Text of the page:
It may be a good idea to have your hearing checked if you’ve been diagnosed with sleep apnea. While researchers are still studying the relationship between the two, hearing loss and the sleep disorder appear strongly linked according to several studies published in the past few years.
In one study, data was gathered from nearly 14,000 people. The results found that hearing impairment was more common among those who had a higher body mass index, snored and had severe sleep apnea. Study participants received in-home sleep apnea studies and on-site audiometric testing.
Another study, published by the Journal of Clinical Sleep Medicine, found that among people with severe obstructive sleep apnea, those with the lowest oxygen levels were much more likely to have a hearing impairment.
What is Sleep Apnea?
Sleep apnea is a sleep disorder that occurs when a person’s breathing is interrupted during sleep. The condition causes your breathing to stop and start and can occur repeatedly throughout the night, causing loud snoring, daytime sleepiness, and health issues. With that in mind, there are three types of sleep apnea:
- Obstructive sleep apnea (OSA): This is the most common type of sleep apnea. During sleep, the muscles in the back of the throat relax and collapse, blocking the airway. As this happens, you may start to breathe with loud gasps or jerk your body. This can affect your sleep, lower the flow of oxygen to your vital organs and lead to abnormal heart rhythms.
- Central sleep apnea (CSA): In this type of sleep apnea, the brain does not send signals to the muscles that control your respiratory control center. As a result, breathing can stop during sleep for short periods of time. Central sleep apnea happens most in people with neuromuscular diseases such as ALS, or Lou Gehrig’s disease, those who’ve had a stroke, or in people with forms of heart, kidney, or lung disease.
- Complex sleep apnea: This is a combination of the two.
An estimated 18 million Americans suffer from sleep apnea, many of them unaware of their condition. Sleep apnea can occur in people of any age, but it is more common in adults, especially those who are overweight or have certain medical conditions like congestive heart failure, hypothyroid disease, kidney failure, Parkinson’s disease, and Alzheimer’s.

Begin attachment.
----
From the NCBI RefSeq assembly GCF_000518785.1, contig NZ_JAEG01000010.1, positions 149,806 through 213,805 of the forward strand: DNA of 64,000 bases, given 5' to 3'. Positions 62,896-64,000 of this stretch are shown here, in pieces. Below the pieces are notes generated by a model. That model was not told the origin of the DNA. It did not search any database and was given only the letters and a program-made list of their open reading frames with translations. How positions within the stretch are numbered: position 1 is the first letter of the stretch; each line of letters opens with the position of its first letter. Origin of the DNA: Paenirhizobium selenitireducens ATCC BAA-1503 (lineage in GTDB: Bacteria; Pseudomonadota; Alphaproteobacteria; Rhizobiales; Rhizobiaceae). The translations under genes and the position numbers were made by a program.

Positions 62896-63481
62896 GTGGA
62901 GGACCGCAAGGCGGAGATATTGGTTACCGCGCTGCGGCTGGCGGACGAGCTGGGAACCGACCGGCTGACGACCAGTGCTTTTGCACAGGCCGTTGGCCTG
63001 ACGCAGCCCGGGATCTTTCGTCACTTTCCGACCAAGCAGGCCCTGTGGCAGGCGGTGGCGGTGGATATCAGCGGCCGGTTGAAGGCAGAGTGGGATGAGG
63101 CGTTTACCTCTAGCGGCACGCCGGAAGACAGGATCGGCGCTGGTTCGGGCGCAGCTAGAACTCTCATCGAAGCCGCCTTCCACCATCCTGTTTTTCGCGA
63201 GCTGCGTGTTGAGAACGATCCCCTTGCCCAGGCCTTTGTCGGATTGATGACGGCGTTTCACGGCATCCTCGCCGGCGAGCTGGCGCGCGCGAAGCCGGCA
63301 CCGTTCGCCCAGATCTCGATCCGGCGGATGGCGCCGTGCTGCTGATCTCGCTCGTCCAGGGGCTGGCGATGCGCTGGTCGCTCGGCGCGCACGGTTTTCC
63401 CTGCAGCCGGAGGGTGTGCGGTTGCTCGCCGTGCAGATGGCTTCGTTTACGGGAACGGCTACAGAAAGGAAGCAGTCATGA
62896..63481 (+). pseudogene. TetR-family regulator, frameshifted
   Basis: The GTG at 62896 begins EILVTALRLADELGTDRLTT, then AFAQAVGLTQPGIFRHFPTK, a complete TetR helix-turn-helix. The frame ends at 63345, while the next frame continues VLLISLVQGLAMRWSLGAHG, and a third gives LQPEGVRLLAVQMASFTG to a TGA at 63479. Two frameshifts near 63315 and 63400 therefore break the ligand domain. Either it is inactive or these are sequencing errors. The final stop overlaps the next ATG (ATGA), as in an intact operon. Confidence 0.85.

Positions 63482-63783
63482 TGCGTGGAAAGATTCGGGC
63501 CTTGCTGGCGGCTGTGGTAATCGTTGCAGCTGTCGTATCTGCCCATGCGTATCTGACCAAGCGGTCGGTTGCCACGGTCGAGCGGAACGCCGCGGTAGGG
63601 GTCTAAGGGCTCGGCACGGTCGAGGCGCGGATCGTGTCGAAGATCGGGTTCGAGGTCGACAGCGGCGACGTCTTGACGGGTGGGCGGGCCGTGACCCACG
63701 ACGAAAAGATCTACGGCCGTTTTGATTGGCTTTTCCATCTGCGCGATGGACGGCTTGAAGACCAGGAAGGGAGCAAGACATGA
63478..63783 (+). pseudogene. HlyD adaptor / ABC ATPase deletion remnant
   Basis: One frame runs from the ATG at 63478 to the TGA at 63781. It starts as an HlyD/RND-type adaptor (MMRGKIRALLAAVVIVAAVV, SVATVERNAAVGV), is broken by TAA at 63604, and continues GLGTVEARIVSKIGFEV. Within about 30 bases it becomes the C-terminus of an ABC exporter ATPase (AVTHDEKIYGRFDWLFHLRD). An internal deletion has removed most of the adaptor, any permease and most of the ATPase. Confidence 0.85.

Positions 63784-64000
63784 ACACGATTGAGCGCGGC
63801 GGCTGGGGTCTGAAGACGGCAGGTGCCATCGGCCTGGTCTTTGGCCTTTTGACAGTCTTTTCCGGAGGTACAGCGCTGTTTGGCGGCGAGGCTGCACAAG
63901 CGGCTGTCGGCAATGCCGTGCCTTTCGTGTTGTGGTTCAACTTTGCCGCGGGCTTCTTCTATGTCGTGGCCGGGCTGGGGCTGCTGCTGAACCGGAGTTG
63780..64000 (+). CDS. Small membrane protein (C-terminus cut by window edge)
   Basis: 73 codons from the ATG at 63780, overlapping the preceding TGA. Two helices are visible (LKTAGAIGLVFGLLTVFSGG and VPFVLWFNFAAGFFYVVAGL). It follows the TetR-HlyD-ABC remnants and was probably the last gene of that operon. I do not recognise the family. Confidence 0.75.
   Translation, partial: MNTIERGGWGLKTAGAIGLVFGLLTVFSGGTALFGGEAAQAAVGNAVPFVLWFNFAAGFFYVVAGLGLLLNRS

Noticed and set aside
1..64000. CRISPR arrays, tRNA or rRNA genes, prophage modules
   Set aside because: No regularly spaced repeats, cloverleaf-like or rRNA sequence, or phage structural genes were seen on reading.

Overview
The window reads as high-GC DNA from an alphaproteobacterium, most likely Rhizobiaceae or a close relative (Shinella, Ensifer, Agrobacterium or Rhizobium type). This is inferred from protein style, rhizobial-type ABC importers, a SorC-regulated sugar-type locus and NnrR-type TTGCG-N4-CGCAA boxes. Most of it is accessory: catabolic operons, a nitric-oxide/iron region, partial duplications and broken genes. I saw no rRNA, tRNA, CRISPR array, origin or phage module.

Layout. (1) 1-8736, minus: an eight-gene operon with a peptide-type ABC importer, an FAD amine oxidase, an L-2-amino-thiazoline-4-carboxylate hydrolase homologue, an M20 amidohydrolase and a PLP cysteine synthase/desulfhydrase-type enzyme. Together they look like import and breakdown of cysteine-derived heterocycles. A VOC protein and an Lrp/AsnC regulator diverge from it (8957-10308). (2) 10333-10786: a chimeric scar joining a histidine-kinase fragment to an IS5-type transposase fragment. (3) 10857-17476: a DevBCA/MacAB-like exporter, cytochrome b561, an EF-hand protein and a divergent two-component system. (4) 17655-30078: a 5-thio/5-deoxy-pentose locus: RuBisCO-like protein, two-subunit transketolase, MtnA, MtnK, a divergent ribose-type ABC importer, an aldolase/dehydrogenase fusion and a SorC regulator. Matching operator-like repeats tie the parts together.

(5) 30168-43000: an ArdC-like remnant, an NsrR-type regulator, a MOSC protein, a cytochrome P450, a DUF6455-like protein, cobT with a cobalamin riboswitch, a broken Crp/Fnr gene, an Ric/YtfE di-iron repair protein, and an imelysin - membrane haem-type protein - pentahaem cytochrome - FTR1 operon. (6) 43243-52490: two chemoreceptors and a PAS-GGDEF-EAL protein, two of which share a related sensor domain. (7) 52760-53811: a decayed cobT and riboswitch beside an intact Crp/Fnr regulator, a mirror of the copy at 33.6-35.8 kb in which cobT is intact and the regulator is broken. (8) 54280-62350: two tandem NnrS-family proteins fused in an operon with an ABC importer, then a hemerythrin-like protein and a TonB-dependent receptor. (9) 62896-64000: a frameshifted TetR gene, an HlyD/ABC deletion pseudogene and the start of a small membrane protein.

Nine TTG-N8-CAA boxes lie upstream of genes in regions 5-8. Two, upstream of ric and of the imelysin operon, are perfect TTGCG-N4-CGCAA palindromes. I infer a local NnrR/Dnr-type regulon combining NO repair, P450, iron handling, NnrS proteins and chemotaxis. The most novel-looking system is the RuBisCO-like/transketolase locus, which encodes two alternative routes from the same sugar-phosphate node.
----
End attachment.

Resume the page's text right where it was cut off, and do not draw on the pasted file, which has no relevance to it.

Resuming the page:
How Sleep Apnea Affects Hearing Loss
Sleep apnea and hearing loss might be connected because both are caused by inflammation and abnormal blood vessel functioning.
The reason for this connection could be explained by a variety of factors. One theory is that loud snoring, which is often associated with sleep apnea, can damage the blood vessels in the ear over time. This damage can lead to hearing loss. Another possibility is that sleep apnea can cause inflammation in the body, resulting in damage to blood vessels and ultimately hearing loss.
What to do if You Have Sleep Apnea?
If you suspect you have sleep apnea, it’s important to speak to your doctor. If left untreated, it can have severe effects on your health, including your hearing. If you are diagnosed with sleep apnea, the good news is that there are numerous effective treatments available, so suffering is no longer necessary.
Contact Us Today!
If you are worried about the impact of sleep apnea on your hearing and would like to speak with one of our hearing care professionals, get in touch today. Contact the Audiology Professionals team by calling (541) 228-9233. Alternatively, click here to contact us online.